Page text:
Remembering Jeff Beck

Relentless Innovator of the Electric Guitar

By: - Jan 13, 2023

Growing up a rock ‘n’ roll fan in the 1950s and 1960s, I have seen so many of my favorite performers leave for their final tour in the sky. In ‘59, a plane crash took Buddy Holly, Richie Valens and the Big Bopper. In ’70 and ’71 hard living and drugs got Janis Joplin, Jimi Hendrix and Jim Morrison. There were many more: Otis Redding, Sam Cooke, Bob Marley, Sterling Morrison of The Velvet Underground and Lou Reed, Brian Jones and Charlie Watts of the Stones.

When I logged onto the home page of The New York Times website on January 11 and saw a large picture of Jeff Beck, I knew what it meant before I’d read a word. The plug had been pulled from one of the greatest electric guitar players of all time. Dead at 78 from bacterial meningitis.

Jeff first made his mark in The Yardbirds, replacing another pretty good guitar guy, Eric Clapton. I was a big fan of the band, but I’d never seen them play, in person or otherwise. Until one day in December ’66. I was visiting New York for a few days, and while reading the Sunday Times came across a large ad for the world premiere that night of Michelangelo Antonioni’s new film, Blow-Up. I’d seen most of his films and didn’t want to miss this one. So on Monday at noon I was in the Coronet Theatre for the first showing of its theatrical run.

When the scene rolled with The Yardbirds playing in a club and Jeff Beck smashing his guitar into a cranky amplifier, I was mesmerized. When the film ended, I didn’t move and sat through it again. It was not the only film I’ve seen twice, but it was the only one I saw twice in a row. I might have stayed for a third showing if I didn’t have to leave for dinner with my parents. They never would have understood why if I didn’t make it.

By the following summer I had a new job: manager of a club called The Boston Tea Party, a psychedelic temple of rock. In seven US tours, The Yardbirds had never played Beantown, despite having a fervent fan base there. Graffiti in the Tea Party men’s room proclaimed “Beck is God.” So when their agent offered me the chance to book the band in April ’68, I jumped at it. Jeff had left the band by then, replaced on lead guitar by Jimmy Page, who’d played second fiddle to him in the version of the group in Blow-Up.

Meanwhile, Jeff had formed his own eponymous band, and on their first American tour, I booked them for four nights at the end of June. I’d been having a disagreement with the owner of the Tea Party, Ray Riepen, over my compensation.  He also gave me grief over what I was paying The Jeff Beck Group: $2000. That’s right, $500 a night for Jeff Beck, Rod Stewart, Ron Wood with top session drummer Mick Waller. Are you fucking kidding me?

To promote the show I produced a handbill with a head shot of Jeff on the front – he embodied that British rock star look – with a reprint on the back of a rave review in The New York Times of the group opening for The Grateful Dead at the Fillmore East. They killed the Dead.

Wednesday night we had about half a house, OK for the middle of the week. But I knew what was to come. In the crowd were the local musicians and hip influencers who would spread the word the next day through the grapevine in Cambridge and Boston. Sure enough, the next three nights were packed beyond capacity, with people on line unable to get in.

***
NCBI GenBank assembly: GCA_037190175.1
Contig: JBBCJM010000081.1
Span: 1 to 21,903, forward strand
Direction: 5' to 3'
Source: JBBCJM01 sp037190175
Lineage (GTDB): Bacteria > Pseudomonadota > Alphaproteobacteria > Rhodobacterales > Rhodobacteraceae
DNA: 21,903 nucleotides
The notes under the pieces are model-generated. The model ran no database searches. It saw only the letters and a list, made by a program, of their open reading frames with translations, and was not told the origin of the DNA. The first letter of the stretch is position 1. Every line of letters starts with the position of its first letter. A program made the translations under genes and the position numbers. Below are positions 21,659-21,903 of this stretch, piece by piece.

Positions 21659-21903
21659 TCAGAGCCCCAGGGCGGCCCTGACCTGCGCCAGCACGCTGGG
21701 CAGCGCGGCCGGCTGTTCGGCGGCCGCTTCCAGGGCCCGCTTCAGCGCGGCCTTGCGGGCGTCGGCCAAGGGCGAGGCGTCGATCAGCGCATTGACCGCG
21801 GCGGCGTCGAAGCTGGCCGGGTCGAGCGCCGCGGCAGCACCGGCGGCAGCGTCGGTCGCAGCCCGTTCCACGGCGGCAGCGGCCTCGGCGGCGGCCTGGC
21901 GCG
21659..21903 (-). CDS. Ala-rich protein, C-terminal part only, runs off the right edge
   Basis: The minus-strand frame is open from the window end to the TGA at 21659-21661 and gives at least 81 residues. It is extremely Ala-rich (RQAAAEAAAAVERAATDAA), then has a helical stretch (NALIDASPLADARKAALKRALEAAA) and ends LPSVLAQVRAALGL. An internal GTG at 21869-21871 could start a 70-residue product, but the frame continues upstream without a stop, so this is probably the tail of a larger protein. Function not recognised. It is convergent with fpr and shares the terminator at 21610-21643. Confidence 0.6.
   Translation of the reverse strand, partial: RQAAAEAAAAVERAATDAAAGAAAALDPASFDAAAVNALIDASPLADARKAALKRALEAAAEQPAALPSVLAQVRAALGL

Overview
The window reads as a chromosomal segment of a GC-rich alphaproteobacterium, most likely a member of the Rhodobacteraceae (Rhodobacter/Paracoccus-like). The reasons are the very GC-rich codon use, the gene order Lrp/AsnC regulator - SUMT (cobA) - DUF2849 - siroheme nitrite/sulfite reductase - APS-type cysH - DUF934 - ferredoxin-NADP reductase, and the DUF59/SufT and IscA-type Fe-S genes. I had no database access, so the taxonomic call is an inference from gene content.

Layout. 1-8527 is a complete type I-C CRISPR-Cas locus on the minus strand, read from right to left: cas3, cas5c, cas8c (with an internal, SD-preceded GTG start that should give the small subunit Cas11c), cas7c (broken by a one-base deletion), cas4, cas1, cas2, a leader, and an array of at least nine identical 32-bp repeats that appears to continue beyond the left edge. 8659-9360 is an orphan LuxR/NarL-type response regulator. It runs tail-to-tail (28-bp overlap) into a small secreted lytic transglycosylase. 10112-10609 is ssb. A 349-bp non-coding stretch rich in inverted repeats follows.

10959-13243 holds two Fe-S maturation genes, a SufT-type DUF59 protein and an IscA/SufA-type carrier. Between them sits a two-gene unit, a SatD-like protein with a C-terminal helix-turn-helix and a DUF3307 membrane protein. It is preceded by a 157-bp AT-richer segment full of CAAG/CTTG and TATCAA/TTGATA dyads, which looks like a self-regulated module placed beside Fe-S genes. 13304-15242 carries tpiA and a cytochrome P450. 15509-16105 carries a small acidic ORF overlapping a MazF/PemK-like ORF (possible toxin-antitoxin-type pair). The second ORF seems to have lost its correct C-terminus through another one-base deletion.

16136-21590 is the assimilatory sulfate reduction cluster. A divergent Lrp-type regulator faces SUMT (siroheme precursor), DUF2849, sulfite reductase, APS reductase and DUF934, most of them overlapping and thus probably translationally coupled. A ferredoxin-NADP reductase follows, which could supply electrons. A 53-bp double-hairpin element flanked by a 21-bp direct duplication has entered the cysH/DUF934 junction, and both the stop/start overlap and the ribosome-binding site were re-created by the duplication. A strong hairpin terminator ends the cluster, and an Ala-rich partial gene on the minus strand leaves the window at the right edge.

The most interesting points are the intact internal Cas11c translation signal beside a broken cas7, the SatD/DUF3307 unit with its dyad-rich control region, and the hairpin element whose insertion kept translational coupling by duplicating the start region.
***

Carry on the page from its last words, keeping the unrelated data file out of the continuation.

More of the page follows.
Their Tea Party shows consisted mostly of tunes from their first album due out the following month, Truth. It was a harbinger of the varied styles and influences that became Jeff’s hallmark. The opening cut was a classic Yardbirds number, “Shapes of Things.” The classic English air “Greensleeves,” the contemporary folk tune “Morning Dew,” even the show tune “Old Man River.” Electric blues, with tunes by B.B. King, Muddy Waters and Howlin’ Wolf, all of whom had played the Tea Party that spring. And Jeff’s signature instrumental “Beck’s Bolero,” with Jeff’s guitar soaring above a Ravel-like beat.

I had to run the club, so I couldn’t sit around and watch the whole show, but over the course of the four days I managed to catch most of it. There was Rod Stewart growling “Ain’t Superstitious” with Jeff, Ron and Micky just whaling it. It was my last weekend as manager, having decided it was time to move on. What a way to bow out. Ain’t that the truth.

After the final show on Saturday night, the band came over to my apartment near Harvard Square. My girlfriend Barbara and I were in the process of moving, our furniture already gone. So we all lounged on cushions on the floor, sipping wine and having a conversation like we were students at Oxford. It’s the only after-show party I ever went to where no one was smoking dope. But the band was high with the success of their tour.

Long after my music biz days I became, among many other things, an inveterate writer of letters to the editor. I’ve had quite a few published in that Holy Grail for letter writers, The New York Times. In fact, I’m probably the only person ever to have two letters published in the Times on the same day. It was in a Sunday paper. One letter was in the News section. The other was in Arts, praising Jeff Beck and recalling his appearance at the Tea Party.

In the Times obit for Jeff, it cited a quote by him in Music Radar, talking about his Fender Stratocaster: “It’s a tool of great inspiration and torture at the same time. It’s forever sitting there, challenging you to find something else in it. But it is there if you really search.” So much of Sixties rock (and beyond) was about wringing new sounds from an electric guitar. No one was a more relentless and creative explorer of that wild country than Jeff Beck.


Adapted in part from Steve Nelson’s memoir Gettin’ Home: An Odyssey Through The ‘60s.